Sunday Thoughts – The Galway Years

A bit of a different direction with this blog post. I’m not usually one for reminiscing but sometimes I look back and delve into this box of memories in my head and thought I may as well write about them.

My parents were both born in Galway and moved when they were in their early 20s to the UK where I was born. This was before the days of cheap flights and Ryanair so planning a visit back to Ireland was like a military outing. My dad couldn’t sit still when we came back so there was always a building project or other tied in to the visit – much to my Nans horror.

My dad would scour car boot sales for DIY stuff to bring over and he’d fill his car top to toe with it – inside the garage. On one occasion we were rushing to catch the ferry and dad went like the clappers reserving and took the bloody garage door with him. That got sorted about after what seemed like weeks of driving around the Welsh Mountains we arrived at the ferry port. We must have look a bit of a sight; a laden down car, ladders, wallpaper and half a garage door hanging off the roof-rack. The customs decided to look in the car and found clear packets of a white substance….so dad was marched off for a ‘chat’.  I suppose no would understand that it was wallpaper paste bought from a car boot sale…….

Onwards to Galway along the lumpy, bumpy roads at the time, tired and miserable and when we arrived was there a welcome? No my Nan was at mass. In fact most of the time she was at mass.

One Christmas when I was quite young my mum decided we’d spend Christmas with my Nan so that ‘Santa’ would visit. It’s probably the strangest Christmas I ever had. Santa left the presents but I could open them because Nan was mass, when she came home her sister went it mass….the day continued like this with some kind of relay to the Church. I was thinking they must have been very religious but in the evening they took out little notebooks and swapped information on who was there, who was the priest, what was said etc etc… I finally got my presents at around 7pm after quite a long day of a turkey and salmon boiling together on the range cooker (ew).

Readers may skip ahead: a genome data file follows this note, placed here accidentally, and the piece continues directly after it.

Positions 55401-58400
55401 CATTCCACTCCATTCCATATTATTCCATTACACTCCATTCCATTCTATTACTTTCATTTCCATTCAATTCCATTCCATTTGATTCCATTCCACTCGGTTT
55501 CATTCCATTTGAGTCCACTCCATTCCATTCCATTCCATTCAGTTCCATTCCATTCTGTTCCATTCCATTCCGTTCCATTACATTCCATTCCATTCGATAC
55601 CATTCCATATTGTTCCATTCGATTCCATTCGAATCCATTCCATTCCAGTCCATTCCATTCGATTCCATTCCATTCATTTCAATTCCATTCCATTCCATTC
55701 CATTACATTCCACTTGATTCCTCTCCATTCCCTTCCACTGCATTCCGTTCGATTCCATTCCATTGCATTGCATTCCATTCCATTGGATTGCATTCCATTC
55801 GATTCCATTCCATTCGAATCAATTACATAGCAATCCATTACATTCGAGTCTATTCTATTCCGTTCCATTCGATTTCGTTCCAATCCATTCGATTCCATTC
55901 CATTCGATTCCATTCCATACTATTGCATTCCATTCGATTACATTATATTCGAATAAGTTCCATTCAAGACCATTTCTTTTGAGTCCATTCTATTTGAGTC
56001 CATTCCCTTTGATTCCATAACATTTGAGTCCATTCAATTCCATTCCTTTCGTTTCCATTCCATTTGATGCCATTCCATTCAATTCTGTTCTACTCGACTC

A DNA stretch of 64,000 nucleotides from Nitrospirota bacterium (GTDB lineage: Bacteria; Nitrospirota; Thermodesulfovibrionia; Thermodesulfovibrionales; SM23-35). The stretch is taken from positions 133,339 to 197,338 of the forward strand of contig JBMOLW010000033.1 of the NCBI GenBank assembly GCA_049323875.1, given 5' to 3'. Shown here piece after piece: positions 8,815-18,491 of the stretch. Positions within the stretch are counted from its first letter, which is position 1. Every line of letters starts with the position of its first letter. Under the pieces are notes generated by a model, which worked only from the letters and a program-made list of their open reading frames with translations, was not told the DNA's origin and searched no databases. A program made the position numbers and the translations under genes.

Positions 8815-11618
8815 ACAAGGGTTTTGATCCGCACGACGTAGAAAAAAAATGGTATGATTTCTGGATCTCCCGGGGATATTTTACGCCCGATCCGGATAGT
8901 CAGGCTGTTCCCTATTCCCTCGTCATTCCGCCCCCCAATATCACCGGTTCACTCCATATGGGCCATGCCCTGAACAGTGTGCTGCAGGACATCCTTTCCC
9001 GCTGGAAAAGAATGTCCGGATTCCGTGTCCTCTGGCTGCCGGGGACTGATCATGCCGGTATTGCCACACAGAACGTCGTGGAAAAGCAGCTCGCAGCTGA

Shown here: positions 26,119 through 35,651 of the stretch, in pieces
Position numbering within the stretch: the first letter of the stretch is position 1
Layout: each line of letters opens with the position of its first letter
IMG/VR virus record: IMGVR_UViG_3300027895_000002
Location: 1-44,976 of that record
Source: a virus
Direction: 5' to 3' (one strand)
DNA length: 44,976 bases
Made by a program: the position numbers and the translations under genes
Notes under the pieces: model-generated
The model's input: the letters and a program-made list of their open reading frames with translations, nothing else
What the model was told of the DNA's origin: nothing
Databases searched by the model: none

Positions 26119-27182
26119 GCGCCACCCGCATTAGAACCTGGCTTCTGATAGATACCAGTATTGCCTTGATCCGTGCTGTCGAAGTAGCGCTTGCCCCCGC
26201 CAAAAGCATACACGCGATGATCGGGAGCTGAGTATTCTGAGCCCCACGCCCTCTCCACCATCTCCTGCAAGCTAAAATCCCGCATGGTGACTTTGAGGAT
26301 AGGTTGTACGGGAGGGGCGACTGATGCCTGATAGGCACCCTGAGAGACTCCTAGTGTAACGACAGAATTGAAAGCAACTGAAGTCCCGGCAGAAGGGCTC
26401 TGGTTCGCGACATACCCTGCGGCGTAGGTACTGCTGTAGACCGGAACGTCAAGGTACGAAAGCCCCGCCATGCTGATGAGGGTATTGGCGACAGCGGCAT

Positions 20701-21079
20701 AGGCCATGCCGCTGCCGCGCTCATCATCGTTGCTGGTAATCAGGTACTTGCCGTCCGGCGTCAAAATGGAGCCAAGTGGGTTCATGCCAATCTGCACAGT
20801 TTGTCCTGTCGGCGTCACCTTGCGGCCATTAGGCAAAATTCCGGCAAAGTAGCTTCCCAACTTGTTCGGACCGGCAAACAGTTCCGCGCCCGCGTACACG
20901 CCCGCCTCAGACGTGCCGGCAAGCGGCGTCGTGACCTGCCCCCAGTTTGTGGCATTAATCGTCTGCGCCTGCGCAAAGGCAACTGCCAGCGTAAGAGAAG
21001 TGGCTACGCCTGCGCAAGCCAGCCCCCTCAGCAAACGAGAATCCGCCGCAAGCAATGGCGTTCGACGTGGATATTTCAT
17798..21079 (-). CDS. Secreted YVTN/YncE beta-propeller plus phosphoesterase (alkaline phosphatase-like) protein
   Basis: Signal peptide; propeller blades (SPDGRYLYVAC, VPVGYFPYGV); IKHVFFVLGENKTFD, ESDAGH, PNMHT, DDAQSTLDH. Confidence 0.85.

My Nan lived right in the centre of Galway, in a little terraced house, there were very little mod cons, just a range for heating, no bathroom, an outside toilet and a scullery. There was no fridge and no television. One year we took over a tiny black and white television into the house which she called the devil and didn’t want it put on..or so she said until she found out about the news. The telly was a firm fixture after that.

If, and it was a very rare occasion, she wanted a bath the tin bath was pulled out in front of the range. Most times she preferred TCP – it covered a multitude of sins.

She was happy in her ways though and I think she’d have been happier if she was left to her own devices instead of being made to have all these ‘new-fangled’ gadgets  such as a fridge.